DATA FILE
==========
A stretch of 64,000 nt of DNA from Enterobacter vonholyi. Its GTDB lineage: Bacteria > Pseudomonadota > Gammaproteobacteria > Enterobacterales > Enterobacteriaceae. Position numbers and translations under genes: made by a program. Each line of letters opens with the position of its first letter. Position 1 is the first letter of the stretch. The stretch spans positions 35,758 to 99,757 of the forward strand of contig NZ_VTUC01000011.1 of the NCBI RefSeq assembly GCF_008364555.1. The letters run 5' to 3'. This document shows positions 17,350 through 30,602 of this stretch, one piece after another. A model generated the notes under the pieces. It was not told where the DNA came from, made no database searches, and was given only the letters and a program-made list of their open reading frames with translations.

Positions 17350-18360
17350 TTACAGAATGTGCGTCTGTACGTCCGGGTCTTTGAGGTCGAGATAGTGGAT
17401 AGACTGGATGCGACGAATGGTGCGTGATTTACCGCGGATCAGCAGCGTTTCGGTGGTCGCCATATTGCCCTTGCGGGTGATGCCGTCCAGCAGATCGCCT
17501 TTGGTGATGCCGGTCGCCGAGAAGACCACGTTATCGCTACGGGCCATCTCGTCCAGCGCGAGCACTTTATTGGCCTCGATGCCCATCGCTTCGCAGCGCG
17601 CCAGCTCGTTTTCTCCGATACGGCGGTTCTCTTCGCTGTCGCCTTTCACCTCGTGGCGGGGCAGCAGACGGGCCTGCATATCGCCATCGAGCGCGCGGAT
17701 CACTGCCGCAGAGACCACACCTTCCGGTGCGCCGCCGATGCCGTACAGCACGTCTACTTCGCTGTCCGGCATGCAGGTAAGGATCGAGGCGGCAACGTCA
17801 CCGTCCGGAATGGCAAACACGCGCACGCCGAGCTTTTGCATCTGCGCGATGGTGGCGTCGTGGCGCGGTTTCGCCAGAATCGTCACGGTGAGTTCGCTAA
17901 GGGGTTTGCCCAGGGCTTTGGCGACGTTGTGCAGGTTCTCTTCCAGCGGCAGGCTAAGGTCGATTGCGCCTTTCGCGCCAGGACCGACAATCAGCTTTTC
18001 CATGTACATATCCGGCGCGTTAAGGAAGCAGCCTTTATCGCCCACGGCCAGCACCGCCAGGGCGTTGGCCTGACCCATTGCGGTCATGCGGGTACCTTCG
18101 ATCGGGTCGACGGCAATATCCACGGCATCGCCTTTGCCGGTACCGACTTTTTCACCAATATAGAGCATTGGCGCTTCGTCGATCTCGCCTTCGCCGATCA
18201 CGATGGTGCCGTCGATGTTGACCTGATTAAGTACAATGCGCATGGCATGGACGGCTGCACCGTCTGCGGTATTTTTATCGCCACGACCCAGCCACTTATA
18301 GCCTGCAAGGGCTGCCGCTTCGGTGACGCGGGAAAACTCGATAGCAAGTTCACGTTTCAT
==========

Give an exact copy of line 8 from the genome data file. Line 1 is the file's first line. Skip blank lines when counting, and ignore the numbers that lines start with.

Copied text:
17801 CCGTCCGGAATGGCAAACACGCGCACGCCGAGCTTTTGCATCTGCGCGATGGTGGCGTCGTGGCGCGGTTTCGCCAGAATCGTCACGGTGAGTTCGCTAA